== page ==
Substituting the values from **Table I** into **Equation 32,**..,
we get the percentage of error for the 9 circles of latitude and the North
Pole, as in **Table II** below. Column B gives the percentage of error
for a projection on a tangent plane at the North Pole. Column C gives the
percentage of error for a tangent plane at 60° north latitude. This
is of course the standard latitude used in the construction of most weather
maps. Column C was obtained by subtracting 7.18 *% *from the values
in Column B.

The stereographic map possesses the important property that shape is preserved at a point, since every point is stretched equally in all directions like any point on the surface of a rubber balloon. If a face is painted on a round rubber balloon, we will see the same face when the balloon is blown up, but larger in size. The point at the tip of the nose (and all other points) is stretched equally in all directions. We still have

the tip of a nose in the larger blown up version, but the tip occupies
more area. **Figure 3-8** has been drawn to give a clearer visual picture
of this type of distortion on the weather maps used as examples in this
book.

Figure 38. Above is a partial polar stereographic map with two sets of circles, one with a radius of 5°, and the other with a radius of 10°. One circle for each radius is centered at the North Pole, 70°, 50° 30°, and 10° latitude.

On the surface of the Earth, all circles of equal radius are perfect circles, and each one covers the same area. Obviously, Figure 38, seems to contradict this fact. The error in this figure is created by the map projection, and the amount of error in the size of the circles can be calculated with the aid of Equation 32, as has been done in Table II.

**The Irregular Appearance of the Projection of the Centers of Circles**

The drawing of Figure 3-8 requires the proof of two separate facts: First, does any circle on the surface of the Earth project as a perfect circle on the map; and second, does the center of the circle on the Earth become the center of the circle on the flat map? Surprisingly, circles on the Earth always show up as circles, parts of circles, or straight lines, on the flat map, but the centers do not match up. What follows is the standard proofs for these conclusions.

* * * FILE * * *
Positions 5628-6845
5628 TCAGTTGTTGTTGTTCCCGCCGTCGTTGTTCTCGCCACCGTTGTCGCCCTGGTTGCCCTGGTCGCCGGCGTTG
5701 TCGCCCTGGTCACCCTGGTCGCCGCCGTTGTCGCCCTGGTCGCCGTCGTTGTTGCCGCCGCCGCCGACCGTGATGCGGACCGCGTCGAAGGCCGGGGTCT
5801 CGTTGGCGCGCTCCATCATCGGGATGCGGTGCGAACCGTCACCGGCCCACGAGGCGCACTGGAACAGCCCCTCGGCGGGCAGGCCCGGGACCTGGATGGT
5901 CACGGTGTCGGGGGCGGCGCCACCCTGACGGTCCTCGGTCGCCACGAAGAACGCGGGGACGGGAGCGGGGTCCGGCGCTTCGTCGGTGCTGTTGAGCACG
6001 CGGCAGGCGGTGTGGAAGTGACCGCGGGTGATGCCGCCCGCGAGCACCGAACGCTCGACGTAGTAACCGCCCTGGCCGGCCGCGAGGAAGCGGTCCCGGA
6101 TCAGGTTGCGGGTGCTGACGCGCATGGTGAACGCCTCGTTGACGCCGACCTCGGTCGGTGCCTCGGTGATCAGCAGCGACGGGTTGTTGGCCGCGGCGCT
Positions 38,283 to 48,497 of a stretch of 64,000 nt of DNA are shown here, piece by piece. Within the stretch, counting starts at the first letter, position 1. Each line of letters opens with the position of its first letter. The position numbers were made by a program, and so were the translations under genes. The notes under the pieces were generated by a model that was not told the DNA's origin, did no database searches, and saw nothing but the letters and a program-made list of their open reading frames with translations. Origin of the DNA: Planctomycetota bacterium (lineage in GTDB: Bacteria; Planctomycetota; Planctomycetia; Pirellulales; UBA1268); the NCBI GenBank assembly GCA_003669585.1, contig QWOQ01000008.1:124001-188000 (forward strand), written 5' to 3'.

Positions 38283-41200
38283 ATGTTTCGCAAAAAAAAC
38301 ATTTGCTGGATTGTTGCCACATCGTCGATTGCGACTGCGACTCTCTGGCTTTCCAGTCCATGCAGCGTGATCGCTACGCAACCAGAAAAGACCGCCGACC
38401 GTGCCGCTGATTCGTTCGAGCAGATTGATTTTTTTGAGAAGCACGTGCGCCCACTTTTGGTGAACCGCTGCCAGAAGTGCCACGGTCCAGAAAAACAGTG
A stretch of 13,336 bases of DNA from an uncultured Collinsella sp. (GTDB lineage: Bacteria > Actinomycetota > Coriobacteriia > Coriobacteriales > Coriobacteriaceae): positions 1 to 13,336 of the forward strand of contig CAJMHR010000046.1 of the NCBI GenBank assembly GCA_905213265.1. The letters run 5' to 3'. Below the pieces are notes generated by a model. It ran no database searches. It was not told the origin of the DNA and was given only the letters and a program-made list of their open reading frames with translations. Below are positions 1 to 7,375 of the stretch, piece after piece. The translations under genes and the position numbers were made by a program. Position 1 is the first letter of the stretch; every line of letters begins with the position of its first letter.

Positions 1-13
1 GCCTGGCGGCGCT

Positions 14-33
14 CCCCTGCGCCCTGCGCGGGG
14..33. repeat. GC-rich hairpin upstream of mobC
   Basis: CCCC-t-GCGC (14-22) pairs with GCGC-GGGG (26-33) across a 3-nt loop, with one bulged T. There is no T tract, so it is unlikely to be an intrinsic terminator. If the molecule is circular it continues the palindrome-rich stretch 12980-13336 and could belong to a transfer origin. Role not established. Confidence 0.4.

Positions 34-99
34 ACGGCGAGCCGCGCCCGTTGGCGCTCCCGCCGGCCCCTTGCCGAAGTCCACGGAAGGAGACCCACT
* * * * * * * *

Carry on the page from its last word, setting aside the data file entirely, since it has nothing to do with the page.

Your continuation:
In Figure 3-9, the small circle diameter xy projects into XY and the small circle's center c into C; since the South Pole, S. is the point of projection. P is the middle point between X and Y. We can see that there is a difference between C and P. due to the distortion of length caused by the projection. Therefore, xc and cy will not project as equal lengths, even though they are equal on the surface of the Earth. The true center of the circle lies closer to the North Pole on the polar stereographic map than the center of the projected circle (it lies closer to the South Pole in the Southern Hemisphere).

**Figure 39. The diameter, xy, of a circle on the surface of the Earth,
is projected with a diameter of XY, onto the tangent plane. The center
of a circle, c, is projected as C on the plane. Strangely, the center of
the projected diameter is P. not C (which is the projection of the original
center, c).**

**All Circles on the Earth's Surface Project as Circles on the Map**

Now let us prove that all circles on the surface of the Earth show up
as circles on the stereographic map. In **3-10,** let WGEF be the **equatorial
circle **(also called the **primitive circle)** of a sphere with N
and S as the poles, and with pole S as the point of projection. Let P1
be any point on the sphere. We will find that a plane through the points
of the great circle NP1GS will intersect the equatorial plane in a straight
line GOF. The **polar distance of a point **on the sphere is its angular
distance on the surface of the sphere from one of the poles of the equatorial
circle. Therefore, the arc NP1 is the polar distance of P1 . The magnitude
of the angle of NP, is determined by the angle NOP1 . p1 is the stereographic
projection of point P1 in the equatorial plane, since p1 is the point in
which SP1 pierces the equatorial plane. Since P1 was chosen in the Northern
Hemisphere, its projection is inside the Equatorial Circle. If P1 had been
chosen as a surface point in the Southern Hemisphere, then the projection
point of P1 would have been outside the **Equatorial Circle.**

.

**Figure 3-10. See the text for the explanation.**

In Figure 3-11, WGEF is again the Equatorial plane, with N and S as
the poles of the sphere. Let QQ1R be a small circle on the sphere. The
pole P of the small circle is at the end of the radius OP of the sphere.
This radius OP is perpendicular to the plane of QQ1R. The **polar distance**
of a circle is the angular distance of any point on its circumference from
either one of its two poles (the second pole, which is not shown, is diametrically